Sometimes reality is perfectly reflected by research. This happened to me last week. My daughter tried jeans at the local Westfield. On the bus coming home, 15 minutes of surfing on her mobile and she’d found them cheaper on the net… delivered that day. All she needed was my credit card with the ‘promise’ of paying me back.
That $90 transaction (plus an extra $9.95 for three-hour delivery) was a very personal example of what Havas Worldwide’s latest ‘Prosumer’ research has identified: the seemingly unstoppable rise of ecommerce, in particular mobile commerce.
Firstly, who are Prosumers? They are members of a group of consumers we’ve identified who are important because they are proactive, informed influencers who are growing even more powerful thanks to their skillful embrace of emerging technologies and, especially, social media. Where Prosumers lead, mainstream consumers follow.
Our latest Global Prosumer research report polled 10,000 adults in 31 countries, and shows that Prosumers are leading the charge in mobile commerce.
Not only are they more likely to be purchasing online and across a broader range of product categories, they’re more likely to be doing it on a mobile device. More than one in five (22%) of our mainstream research respondents have used a smartphone or other mobile device (tablet) to shop online but this pales in comparison with the 38% of Prosumers who have done so.
For the first time ever, 2012 saw global consumer sales break $1 trillion. Given where Prosumers are going you can be sure more and more of the $1 trillion-plus will be bought and sold over mobile devices.
We took a look at what our research tells us about their purchase process. 78% of Prosumers use the internet as their first stop for any major purchase and 68% of them claim to go to a store to inspect goods before buying online.
And in the middle sit the physical retailers. Their stores are being used as showrooms: places to experience the goods they’ve found on the net and will buy on the net after feeling the quality courtesy of the shopping centre retailers (this is known as ‘showrooming’).
And if I were a bricks-and-mortar retailer I’d be very, very worried about the financial consequences of these digital shopping habits.
How best can retailers deal with this? How can they become more than just a showroom for their online competitors – avoid being the showroom meat in a digital research and purchase sandwich?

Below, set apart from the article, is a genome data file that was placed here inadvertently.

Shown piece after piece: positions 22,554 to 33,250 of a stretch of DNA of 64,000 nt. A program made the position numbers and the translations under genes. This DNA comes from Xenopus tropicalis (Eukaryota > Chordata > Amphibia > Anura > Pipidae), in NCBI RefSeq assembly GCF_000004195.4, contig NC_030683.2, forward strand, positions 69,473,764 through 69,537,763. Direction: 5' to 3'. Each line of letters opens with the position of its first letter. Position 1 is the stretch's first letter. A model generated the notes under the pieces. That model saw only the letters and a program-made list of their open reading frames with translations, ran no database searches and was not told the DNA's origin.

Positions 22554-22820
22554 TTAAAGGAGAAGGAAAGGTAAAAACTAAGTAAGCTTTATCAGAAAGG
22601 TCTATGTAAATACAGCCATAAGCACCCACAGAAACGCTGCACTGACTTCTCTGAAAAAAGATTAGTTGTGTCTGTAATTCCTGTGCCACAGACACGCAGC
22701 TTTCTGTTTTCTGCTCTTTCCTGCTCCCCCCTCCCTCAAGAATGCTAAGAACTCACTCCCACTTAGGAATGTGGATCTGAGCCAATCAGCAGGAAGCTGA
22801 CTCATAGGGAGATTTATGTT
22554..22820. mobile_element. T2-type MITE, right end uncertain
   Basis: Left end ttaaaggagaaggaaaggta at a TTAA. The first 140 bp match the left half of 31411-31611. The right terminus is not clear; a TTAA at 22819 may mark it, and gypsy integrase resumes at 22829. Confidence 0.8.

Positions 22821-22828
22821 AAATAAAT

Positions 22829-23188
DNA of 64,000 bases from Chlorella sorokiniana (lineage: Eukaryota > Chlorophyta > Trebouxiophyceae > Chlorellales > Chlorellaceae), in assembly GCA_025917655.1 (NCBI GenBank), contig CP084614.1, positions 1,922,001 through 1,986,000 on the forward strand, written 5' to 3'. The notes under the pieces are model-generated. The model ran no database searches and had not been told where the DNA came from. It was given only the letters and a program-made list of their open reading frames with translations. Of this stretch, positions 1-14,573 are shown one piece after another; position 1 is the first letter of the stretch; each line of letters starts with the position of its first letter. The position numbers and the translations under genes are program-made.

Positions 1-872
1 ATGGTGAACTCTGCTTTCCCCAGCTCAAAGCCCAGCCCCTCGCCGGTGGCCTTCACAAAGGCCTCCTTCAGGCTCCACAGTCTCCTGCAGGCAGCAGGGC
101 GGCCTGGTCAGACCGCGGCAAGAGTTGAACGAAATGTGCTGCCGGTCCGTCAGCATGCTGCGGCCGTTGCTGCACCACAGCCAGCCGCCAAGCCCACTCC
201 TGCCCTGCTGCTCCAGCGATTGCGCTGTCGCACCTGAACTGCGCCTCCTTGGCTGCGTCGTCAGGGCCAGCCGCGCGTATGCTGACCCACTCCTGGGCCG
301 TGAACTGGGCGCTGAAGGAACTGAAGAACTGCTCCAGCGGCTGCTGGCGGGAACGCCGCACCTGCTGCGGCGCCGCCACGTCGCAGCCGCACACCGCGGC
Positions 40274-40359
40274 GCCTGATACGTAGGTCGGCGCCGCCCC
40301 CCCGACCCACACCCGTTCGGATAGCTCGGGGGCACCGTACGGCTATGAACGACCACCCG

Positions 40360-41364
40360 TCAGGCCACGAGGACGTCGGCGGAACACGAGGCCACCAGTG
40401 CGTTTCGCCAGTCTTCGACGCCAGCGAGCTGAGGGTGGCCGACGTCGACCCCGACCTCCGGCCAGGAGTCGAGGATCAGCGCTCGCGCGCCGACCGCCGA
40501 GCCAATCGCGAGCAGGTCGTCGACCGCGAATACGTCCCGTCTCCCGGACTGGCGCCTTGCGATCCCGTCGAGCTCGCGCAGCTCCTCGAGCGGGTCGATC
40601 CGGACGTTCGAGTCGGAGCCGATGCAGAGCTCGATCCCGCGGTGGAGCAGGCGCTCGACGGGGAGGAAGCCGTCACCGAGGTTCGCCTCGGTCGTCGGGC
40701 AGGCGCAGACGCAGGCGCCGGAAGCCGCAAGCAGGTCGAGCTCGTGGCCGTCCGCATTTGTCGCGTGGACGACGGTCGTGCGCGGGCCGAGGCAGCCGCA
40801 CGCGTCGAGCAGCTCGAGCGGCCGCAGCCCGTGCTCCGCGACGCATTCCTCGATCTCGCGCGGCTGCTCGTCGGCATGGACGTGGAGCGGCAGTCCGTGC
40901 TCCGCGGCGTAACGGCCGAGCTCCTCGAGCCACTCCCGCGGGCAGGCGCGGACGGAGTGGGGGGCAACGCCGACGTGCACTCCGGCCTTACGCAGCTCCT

Well, certainly not like the Brisbane speciality food store that attempted to charge people $5 (refundable on purchase) to browse. Thankfully we’re seeing more innovative and practical ways of turning in-store browsers into in-store purchasers.
Take Winning Appliances, the white-goods retailer. A colleague was in one of their stores ‘testing the metal’ on a shortlist of internet researched fridges. With the help of a knowledgeable salesman he’d decided on the one. But before he could show his ingratitude by escaping to purchase on the net, the savvy Winning Appliances offer was made: You can buy this fridge here in-store but at our best online price.
The salesman was closing the sale, face-to-face (still the best way and what the net can’t do) but he was able to do so using one of online’s key advantages (perceived) lower price. My colleague bought there and then, a sale made possible by Winning Appliances acknowledging the showroom appeal of their physical store with the price advantage of their online channel. Evolutionary thinking in terms of their business model.
And here’s another example that uses customers’ mobiles to interrupt their ‘showrooming’ activities and bring the sale in-store. MeatPack is a trendy, irreverent Guatemalan shoe-store. Through their phone-based app they could tell when a person was entering a competitive shoe store in the same shopping mall, either to buy in there or to do their offline product inspection. That person was sent a discount offer for MeatPack… the discount started at 99% and would decrease by 1% per second as the customer raced through the mall to the MeatPack store as quickly as they could. One fleet-of-foot customer, out of over 600 sales generated, was able to claim an 89% discount.
MeatPack used customers’ mobiles to interrupt their browsing and pulled the sale away from their competition whether that competition was other stores or online sellers.
Winning Appliances have changed their business model by melding the respective advantages of their offline and online channels.
In their different ways both these retailers are doing something about the threatening growth of ecommerce and within that mobile commerce. And they’re right to do so because with 38% of Prosumers and 22% of mainstream consumers using their mobile device to shop today, mobile commerce figures are only going one way.
And on a personal note, I know with absolute certainty that reality is truly being reflected by research. It cost me $99.95.